I should probably preface this by admitting I haven’t seen many Netflix original series, bar the latest season of Arrested Development. It felt creaky, the Guy Ritchie-style mechanical plot betraying unwanted character changes and a diminished charm. It’s with that caveat fixed that I advance, and say that Bojack Horseman is perhaps the most enjoyable Netflix original at the moment.
Following the life of the eponymous protagonist (voiced by Will Arnett), a former sit-com star, its absurd trappings – an animated series where anthropomorphic animals and humans co-exist – hide a sincere dissection of fame and human nature. It began a little wobbly, it should be said – Bojack’s free-loading friend Todd Chavez (Aaron Paul) felt like a post-Breaking Bad voice cameo (if there is such a thing) at first. Thankfully, over two seasons, the show has successfully integrated him into its tragicomic trappings.
It’s at its best when moving at a pace. One episode transitions from a bizarrely brilliant drug trip to Bojack bursting into a conference to speak to his biographer, Diane Nguyen (Alison Brie). The hall is mostly empty, bringing out the pathos as Bojack demands that Diane tell him that he’s a good person, that he can change – and she sits in stunned silence as the view pans out.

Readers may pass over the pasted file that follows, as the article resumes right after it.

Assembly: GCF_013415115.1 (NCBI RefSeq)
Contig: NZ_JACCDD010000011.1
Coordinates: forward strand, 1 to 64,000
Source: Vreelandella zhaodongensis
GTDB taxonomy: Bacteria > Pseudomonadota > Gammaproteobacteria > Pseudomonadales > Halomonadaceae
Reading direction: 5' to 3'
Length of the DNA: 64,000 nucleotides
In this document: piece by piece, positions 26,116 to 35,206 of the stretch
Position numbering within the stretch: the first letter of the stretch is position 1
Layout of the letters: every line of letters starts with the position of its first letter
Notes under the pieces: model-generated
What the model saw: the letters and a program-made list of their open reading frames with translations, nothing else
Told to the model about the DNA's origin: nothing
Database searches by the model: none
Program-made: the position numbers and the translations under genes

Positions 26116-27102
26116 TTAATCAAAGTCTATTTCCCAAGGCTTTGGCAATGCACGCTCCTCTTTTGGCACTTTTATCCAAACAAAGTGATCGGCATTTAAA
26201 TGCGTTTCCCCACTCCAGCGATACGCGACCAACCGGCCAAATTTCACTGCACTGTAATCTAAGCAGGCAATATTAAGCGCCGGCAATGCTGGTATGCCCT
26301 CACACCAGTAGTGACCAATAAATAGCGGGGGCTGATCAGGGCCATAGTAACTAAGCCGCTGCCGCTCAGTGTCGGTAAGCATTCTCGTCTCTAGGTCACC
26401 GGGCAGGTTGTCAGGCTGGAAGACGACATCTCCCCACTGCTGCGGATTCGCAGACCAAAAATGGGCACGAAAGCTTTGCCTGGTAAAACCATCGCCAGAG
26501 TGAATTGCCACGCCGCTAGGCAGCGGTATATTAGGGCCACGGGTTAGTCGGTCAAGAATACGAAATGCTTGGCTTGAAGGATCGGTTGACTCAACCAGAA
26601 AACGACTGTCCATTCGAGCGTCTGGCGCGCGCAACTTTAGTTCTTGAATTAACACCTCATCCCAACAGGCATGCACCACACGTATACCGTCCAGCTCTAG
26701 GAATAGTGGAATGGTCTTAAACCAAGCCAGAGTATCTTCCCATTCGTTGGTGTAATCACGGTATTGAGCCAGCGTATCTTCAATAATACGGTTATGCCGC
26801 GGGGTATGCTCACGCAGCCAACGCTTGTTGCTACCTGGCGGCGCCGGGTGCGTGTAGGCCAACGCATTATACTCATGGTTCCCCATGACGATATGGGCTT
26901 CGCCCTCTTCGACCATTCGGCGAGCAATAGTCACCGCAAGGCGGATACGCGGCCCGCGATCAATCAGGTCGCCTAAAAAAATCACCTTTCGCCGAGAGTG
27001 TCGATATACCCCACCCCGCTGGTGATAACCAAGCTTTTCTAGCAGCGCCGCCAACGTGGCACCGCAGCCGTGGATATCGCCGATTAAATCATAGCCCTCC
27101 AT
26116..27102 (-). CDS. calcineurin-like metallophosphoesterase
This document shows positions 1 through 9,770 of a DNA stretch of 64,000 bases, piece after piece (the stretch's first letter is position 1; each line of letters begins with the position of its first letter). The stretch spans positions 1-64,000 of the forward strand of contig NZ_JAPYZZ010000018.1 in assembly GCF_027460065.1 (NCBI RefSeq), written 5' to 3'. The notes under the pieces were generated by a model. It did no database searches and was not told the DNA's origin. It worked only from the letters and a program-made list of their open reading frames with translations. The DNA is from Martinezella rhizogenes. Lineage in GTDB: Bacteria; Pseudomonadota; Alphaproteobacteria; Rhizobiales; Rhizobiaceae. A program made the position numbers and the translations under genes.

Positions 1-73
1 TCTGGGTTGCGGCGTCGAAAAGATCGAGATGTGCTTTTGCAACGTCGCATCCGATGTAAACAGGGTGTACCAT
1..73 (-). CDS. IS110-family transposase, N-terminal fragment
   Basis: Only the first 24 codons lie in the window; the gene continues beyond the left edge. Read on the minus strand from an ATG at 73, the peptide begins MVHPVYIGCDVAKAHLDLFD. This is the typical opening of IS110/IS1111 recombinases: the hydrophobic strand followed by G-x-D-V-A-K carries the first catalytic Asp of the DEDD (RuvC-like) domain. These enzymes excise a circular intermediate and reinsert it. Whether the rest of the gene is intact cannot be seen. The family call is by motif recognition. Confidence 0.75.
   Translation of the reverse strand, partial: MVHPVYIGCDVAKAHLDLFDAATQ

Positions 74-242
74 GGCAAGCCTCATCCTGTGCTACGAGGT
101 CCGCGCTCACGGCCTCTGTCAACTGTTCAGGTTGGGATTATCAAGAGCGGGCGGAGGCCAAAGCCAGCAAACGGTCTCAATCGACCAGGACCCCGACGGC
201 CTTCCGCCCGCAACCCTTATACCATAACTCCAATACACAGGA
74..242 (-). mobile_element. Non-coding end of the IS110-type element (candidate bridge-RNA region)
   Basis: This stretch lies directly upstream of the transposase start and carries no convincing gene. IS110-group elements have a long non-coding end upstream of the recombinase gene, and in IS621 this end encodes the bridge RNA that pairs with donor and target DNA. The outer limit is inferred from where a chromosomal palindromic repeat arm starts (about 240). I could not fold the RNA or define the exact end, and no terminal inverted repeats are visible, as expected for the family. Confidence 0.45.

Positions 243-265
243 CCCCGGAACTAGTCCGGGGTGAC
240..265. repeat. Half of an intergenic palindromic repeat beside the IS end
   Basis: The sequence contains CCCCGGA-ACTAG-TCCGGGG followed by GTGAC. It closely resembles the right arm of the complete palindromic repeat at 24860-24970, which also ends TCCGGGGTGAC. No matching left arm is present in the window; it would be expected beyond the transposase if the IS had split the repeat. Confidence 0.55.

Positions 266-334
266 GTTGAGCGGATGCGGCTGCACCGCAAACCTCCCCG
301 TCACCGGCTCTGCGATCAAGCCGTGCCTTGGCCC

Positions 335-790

Being very funny and very sad at the same time is a great achievement. Unlike Horsin’ Around, the show which made Bojack a household name, his life doesn’t get a happy ending and a moral lesson at the end of each episode. Instead, there are constant screw-ups – professionally, platonically, and romantically. Although we can empathise with him, he can also be downright reprehensible – and yet, ironically, he’s never cartoonishly evil, just stupid or selfish, and very, very human. Most importantly, his emotions have weight because he’s allowed to change as a character. Bojack Horseman offers laughter and soul-searching at the same time, but perhaps its greatest legacy is being part of a new paradigm of the animated sitcom; one featuring characters who develop like the audience, rather than having their progress erased at the end of each episode.